Issue number3
DOIs
StatePublished - Jan 1 1978
Externally publishedYes

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Coronary Occlusion
Potassium
Sodium
Ions
Mitochondrial Swelling
Endocardium
Pericardium
Glycogen
Infarction
Electron Microscopy
Electrodes
Ischemia
Dogs
Biopsy

All Science Journal Classification (ASJC) codes

  • Cardiology and Cardiovascular Medicine

Cite this

Progressive transmural electrographic, myocardial potassium ion/sodium ion ratio and ultrastructural changes as a function of time after acute coronary occlusion. / Banka, Vidya S.; Bodenheimer, Monty M.; Ramanathan, K; Hermann, George A.; Helfant, Richard H.

In: The American journal of cardiology, Vol. 42, No. 3, 01.01.1978, p. 429-443.

Research output: Contribution to journalArticle

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abstract = "The progressive transmural electrographic, biochemical and ultrastructural changes as a function of time after acute coronary occlusion were systematically assessed in eight dogs. Transmural plunge electrodes with poles 1 mm apart were placed in the ischemic and nonischemic zones, and coronary occlusion was maintained for 4 hours. Transmural full thickness biopsy specimens were obtained from each zone for electron microscopy before, and 1 and 4 hours after occlusion. Endocardial and epicardial layers were also obtained for assessment of myocardial potassium ion (K+) and sodium ion (Na+) concentrations. Before coronary occlusion, local Q waves were recorded an average depth of 1.0 ± 0.34 mm from the endocardial surface. After 1 hour of occlusion, Q waves appeared at an average depth of 3.8 ± 0.67 mm and progressed to a depth of 5.2 ± 0.7 mm at 2 hours, 6.2 ± 0.5 mm at 3 hours and 7.0 ± 0.5 mm at 4 hours. After 1 hour, ultrastructural changes of early ischemia, including a decrease in glycogen and mild mitochondrial swelling, were seen in the endocardial layer; the epicardial layer showed normal morphologic features. After 4 hours, the endocardial layer showed well developed ischemic changes marked by the loss of mitochondrial cristae, vacuolization, the appearance of amorphous mitochondrial densities, an increase in interfibrillary space and the appearance of I bands. In contrast, the epicardial layer at this time showed only early ischemic changes. At the end of 4 hours, the endocardial layer showed a marked decrease in myocardial K+ concentration and an increase in Na+ concentration leading to complete reversal of the K+ Na+ ratio (0.7 ± 1.0; P < 0.001). In the epicardial layer, a smaller decrease in K+ concentration and an increase in Na+ concentration occurred, resulting in a diminution but not a reversal of the K+ Na+ ratio (1.4 ± 0.2; P < 0.005). Thus, the dynamic evolution of an acute myocardal infarction involves a sequential progression from endocardium to epicardium as a function of time, resulting in an epicardial {"}border zone{"} in the early stages after acute coronary occlusion.",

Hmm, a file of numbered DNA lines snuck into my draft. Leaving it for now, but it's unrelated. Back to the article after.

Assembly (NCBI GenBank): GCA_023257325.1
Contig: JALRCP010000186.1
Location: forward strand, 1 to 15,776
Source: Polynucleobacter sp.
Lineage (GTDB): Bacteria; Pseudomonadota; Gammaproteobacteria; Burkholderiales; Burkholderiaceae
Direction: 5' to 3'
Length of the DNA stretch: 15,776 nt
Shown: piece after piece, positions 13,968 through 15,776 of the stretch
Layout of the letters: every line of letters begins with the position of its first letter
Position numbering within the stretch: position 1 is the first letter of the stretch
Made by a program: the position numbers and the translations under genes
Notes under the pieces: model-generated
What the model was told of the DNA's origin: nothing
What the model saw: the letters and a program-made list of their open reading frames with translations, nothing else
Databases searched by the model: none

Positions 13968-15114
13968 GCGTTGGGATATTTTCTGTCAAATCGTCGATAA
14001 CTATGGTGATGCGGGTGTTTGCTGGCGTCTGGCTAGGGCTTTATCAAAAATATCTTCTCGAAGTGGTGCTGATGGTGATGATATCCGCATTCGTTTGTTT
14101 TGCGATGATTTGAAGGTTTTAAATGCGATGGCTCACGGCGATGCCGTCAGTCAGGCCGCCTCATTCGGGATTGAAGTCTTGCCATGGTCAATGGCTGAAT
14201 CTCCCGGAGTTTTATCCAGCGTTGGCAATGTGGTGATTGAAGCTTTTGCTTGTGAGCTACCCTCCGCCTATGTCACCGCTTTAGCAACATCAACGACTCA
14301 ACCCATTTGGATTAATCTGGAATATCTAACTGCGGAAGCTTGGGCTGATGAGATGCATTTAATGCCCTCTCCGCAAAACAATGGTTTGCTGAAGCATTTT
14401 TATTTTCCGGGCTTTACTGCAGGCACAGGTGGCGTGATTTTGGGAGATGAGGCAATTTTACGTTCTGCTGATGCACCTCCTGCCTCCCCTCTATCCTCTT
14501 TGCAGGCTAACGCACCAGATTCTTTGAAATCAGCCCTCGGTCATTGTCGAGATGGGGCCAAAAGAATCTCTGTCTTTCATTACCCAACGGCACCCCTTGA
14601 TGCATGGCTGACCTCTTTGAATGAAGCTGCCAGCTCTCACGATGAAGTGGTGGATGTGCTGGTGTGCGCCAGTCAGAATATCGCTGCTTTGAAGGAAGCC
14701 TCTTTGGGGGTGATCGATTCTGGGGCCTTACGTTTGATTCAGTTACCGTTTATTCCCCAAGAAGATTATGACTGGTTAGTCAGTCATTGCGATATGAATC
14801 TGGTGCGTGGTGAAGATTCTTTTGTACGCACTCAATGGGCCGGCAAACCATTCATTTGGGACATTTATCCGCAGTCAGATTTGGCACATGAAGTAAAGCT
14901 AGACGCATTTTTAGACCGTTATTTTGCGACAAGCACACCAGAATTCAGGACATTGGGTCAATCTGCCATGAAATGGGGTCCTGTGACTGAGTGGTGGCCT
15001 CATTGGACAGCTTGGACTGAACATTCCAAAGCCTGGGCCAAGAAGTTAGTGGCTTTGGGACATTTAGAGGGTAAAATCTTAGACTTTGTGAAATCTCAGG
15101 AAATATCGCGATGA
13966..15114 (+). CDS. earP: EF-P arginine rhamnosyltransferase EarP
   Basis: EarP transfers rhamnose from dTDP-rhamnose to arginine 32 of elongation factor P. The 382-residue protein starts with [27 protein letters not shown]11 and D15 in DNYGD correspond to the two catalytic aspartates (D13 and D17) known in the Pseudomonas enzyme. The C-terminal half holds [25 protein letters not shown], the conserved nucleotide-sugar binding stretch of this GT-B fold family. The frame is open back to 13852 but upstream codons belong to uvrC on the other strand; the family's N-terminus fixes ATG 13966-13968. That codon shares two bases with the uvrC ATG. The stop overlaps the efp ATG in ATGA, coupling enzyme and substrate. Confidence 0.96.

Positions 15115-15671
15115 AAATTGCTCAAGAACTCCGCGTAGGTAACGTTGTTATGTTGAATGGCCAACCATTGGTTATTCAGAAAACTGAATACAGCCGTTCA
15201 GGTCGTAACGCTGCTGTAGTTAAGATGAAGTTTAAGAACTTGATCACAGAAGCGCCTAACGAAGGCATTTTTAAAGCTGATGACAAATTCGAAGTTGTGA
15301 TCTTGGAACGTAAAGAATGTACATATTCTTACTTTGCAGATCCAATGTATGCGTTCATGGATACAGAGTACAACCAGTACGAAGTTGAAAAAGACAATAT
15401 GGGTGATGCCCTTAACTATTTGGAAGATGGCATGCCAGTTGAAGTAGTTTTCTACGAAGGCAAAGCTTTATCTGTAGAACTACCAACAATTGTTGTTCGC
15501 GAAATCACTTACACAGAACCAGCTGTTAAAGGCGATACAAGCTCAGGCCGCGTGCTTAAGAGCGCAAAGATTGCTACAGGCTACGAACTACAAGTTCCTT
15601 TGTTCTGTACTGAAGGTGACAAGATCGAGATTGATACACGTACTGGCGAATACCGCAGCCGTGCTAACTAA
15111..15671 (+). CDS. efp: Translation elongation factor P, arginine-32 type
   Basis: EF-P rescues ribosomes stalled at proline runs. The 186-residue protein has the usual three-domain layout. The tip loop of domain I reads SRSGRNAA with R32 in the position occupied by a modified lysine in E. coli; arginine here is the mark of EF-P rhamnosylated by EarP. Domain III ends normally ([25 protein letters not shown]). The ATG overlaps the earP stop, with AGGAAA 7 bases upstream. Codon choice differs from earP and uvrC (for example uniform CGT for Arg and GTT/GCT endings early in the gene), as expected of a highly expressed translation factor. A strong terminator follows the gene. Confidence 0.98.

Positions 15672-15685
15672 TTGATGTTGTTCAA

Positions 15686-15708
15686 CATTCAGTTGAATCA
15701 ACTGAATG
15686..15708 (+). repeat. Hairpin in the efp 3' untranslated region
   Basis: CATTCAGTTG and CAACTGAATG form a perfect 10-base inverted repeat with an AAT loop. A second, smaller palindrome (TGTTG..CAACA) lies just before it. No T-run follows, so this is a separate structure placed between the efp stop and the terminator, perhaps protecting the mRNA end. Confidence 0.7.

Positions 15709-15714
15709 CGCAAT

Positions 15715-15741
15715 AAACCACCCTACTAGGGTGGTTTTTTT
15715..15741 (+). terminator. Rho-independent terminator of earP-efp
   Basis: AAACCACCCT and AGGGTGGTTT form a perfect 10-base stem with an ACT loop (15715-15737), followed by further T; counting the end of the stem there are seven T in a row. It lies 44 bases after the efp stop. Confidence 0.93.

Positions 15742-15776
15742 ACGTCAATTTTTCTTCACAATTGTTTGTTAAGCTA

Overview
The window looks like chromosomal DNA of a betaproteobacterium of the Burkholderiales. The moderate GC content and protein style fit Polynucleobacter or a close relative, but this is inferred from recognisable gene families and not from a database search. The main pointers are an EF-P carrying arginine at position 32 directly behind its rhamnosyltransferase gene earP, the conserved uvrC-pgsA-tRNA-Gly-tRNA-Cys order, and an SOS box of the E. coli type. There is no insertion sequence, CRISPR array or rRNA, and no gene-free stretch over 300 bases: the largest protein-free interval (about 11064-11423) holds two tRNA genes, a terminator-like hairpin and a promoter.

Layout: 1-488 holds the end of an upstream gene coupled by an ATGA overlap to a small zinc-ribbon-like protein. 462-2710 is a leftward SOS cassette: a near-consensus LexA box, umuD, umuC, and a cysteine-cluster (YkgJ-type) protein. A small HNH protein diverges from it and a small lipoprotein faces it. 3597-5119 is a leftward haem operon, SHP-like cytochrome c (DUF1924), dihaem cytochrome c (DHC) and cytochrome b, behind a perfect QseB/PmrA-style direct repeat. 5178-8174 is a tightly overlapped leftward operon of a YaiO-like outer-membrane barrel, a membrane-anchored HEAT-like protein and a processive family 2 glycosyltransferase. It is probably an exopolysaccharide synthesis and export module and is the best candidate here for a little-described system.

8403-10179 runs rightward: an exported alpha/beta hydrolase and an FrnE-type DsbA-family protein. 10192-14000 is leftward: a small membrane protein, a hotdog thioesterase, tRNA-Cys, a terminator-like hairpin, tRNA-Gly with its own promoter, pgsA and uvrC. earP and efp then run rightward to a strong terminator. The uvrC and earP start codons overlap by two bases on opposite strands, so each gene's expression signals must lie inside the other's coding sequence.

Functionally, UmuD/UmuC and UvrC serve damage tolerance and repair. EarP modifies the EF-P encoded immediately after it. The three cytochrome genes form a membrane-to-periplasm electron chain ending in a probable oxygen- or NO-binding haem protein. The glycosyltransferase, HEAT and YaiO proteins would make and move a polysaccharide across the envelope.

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N2 - The progressive transmural electrographic, biochemical and ultrastructural changes as a function of time after acute coronary occlusion were systematically assessed in eight dogs. Transmural plunge electrodes with poles 1 mm apart were placed in the ischemic and nonischemic zones, and coronary occlusion was maintained for 4 hours. Transmural full thickness biopsy specimens were obtained from each zone for electron microscopy before, and 1 and 4 hours after occlusion. Endocardial and epicardial layers were also obtained for assessment of myocardial potassium ion (K+) and sodium ion (Na+) concentrations. Before coronary occlusion, local Q waves were recorded an average depth of 1.0 ± 0.34 mm from the endocardial surface. After 1 hour of occlusion, Q waves appeared at an average depth of 3.8 ± 0.67 mm and progressed to a depth of 5.2 ± 0.7 mm at 2 hours, 6.2 ± 0.5 mm at 3 hours and 7.0 ± 0.5 mm at 4 hours. After 1 hour, ultrastructural changes of early ischemia, including a decrease in glycogen and mild mitochondrial swelling, were seen in the endocardial layer; the epicardial layer showed normal morphologic features. After 4 hours, the endocardial layer showed well developed ischemic changes marked by the loss of mitochondrial cristae, vacuolization, the appearance of amorphous mitochondrial densities, an increase in interfibrillary space and the appearance of I bands. In contrast, the epicardial layer at this time showed only early ischemic changes. At the end of 4 hours, the endocardial layer showed a marked decrease in myocardial K+ concentration and an increase in Na+ concentration leading to complete reversal of the K+ Na+ ratio (0.7 ± 1.0; P < 0.001). In the epicardial layer, a smaller decrease in K+ concentration and an increase in Na+ concentration occurred, resulting in a diminution but not a reversal of the K+ Na+ ratio (1.4 ± 0.2; P < 0.005). Thus, the dynamic evolution of an acute myocardal infarction involves a sequential progression from endocardium to epicardium as a function of time, resulting in an epicardial "border zone" in the early stages after acute coronary occlusion.